Only Connect: Memorializing Harvey Milk’s Dynamic Life and Legacy


By Byron Kuth and Liz Ranieri

Since our firm’s inception, we have been involved in the design of three memorials to Harvey Milk. Milk, a civil rights and human rights activist, made history as California’s first openly gay elected official when he joined the San Francisco Board of Supervisors in the late 1970s. He was slain eleven months later, but his legacy lives on. All three of the memorials we created are part of urban infrastructure projects, which is no accident. Like infrastructure, Harvey Milk was all about connecting.

Born in 1930, Milk grew up in a middle-class Jewish family in New York. He started becoming involved in political activism in the 1960s, including protesting the Vietnam War. When he moved to San Francisco in 1972, he opened a camera store on Castro Street, a store that quickly became a community hub. He co-founded the nation’s first association of LGBT businesses and became a political spokesman for the gay community. After multiple unsuccessful runs for supervisor, he succeeded in 1977, fighting to protect gay rights, provide affordable housing, and improve neighborhood safety. He brought together diverse coalitions and spoke out locally and nationally against discrimination.

Our first Milk memorial was in 2000, when we entered a design competition for the San Francisco Prize to expand the Harvey Milk Plaza at Castro and Market Streets. This three-acre transit plaza outside the Castro Muni Metro subway station had been named after Milk in 1985, but the only recognition there was a plaque. The competition asked for ideas to redesign the nondescript area into something that would honor Milk’s legacy and the plaza’s crucial location in the Castro District more effectively.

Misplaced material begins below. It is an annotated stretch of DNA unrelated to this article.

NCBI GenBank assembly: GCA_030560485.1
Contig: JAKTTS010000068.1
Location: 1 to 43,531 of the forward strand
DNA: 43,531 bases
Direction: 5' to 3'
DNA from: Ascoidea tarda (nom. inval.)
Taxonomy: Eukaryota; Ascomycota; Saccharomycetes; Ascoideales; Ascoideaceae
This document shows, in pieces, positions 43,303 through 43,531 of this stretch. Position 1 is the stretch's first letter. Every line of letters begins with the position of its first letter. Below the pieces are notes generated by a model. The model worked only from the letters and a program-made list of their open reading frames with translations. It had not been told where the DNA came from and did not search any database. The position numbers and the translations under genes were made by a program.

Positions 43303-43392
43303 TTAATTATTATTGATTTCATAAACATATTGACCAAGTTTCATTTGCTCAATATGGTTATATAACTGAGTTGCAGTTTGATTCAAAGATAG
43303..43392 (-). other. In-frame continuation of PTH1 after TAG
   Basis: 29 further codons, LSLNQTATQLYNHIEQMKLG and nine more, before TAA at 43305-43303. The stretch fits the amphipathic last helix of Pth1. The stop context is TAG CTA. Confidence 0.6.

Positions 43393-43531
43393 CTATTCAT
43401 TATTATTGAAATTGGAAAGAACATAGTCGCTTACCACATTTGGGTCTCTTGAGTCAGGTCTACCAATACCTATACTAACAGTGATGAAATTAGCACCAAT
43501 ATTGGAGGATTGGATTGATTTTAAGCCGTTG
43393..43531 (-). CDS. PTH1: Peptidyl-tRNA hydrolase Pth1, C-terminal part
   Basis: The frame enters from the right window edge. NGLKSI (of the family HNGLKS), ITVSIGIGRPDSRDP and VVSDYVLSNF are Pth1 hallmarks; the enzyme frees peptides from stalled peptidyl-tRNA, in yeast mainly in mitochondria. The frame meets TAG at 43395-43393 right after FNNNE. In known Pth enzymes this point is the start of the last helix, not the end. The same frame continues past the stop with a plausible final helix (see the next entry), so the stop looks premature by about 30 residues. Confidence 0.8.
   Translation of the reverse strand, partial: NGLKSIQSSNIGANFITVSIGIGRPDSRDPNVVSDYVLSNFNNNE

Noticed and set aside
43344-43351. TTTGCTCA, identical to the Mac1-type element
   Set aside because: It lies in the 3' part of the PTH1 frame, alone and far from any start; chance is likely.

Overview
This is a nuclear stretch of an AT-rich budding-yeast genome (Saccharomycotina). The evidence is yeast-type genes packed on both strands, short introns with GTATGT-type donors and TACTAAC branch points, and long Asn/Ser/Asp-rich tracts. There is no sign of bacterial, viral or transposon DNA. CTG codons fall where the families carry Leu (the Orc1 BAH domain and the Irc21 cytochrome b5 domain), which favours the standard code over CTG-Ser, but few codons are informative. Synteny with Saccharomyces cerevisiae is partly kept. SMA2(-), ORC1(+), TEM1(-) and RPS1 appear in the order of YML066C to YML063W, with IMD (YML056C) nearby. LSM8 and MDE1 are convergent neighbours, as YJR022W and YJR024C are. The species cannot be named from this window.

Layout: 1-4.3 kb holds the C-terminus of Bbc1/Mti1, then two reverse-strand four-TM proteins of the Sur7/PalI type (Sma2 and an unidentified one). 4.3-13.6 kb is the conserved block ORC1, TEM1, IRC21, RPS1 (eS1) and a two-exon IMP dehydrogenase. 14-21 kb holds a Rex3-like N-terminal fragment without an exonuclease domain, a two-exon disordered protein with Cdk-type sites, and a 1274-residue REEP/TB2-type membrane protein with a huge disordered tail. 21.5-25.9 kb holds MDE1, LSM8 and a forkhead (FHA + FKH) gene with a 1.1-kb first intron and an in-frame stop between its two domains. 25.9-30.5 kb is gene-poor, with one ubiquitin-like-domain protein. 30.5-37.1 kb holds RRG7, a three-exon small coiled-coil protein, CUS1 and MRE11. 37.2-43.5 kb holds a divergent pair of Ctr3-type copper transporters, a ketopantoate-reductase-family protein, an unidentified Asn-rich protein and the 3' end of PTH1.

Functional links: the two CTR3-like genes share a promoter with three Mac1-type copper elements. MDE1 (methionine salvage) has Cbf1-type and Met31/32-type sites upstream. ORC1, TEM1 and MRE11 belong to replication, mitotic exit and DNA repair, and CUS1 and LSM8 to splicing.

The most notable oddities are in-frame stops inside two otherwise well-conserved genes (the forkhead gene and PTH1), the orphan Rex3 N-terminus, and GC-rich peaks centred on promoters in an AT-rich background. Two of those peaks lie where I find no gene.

As we often do with design competitions, we expanded the prescribed competition boundaries in order to include the transit route that connects the Castro to City Hall: we would place a streetcar on the F Market & Wharves Line, extending the boundaries of civic space and connectivity. The streetcar would incorporate digital displays of local history and of Milk’s life and work as well as real-time video of interactions between visitors gathering in the car’s seating areas.

The idea came out of our interest in designing memorials that were integrated into the everyday experience of life, rather than an isolated, heroic monument to a moment or person of the past. As supervisor, Milk gave up the Volvo he had been leasing in order to ride public transit from the Castro District, where he lived, to his job at City Hall. We wanted to commemorate him not with a specific place, but in a more systemic way that connected to the larger urban environment, just as Milk, ever a populist, connected with people on the Metro and on the streets.

Another firm’s entry won the San Francisco Prize, but the project was never realized. Then, in 2017, the Friends of Harvey Milk Plaza—part of the Castro/Upper Market Community Benefits District—held another design competition for a memorial to Milk at the plaza. The competition was sparked by SFMTA’s plans to install a new elevator in the plaza to provide access to the underground Muni Metro station for those with disabilities. This time, we partnered with RHAA Landscape Architect and Catherine Wagner Studio.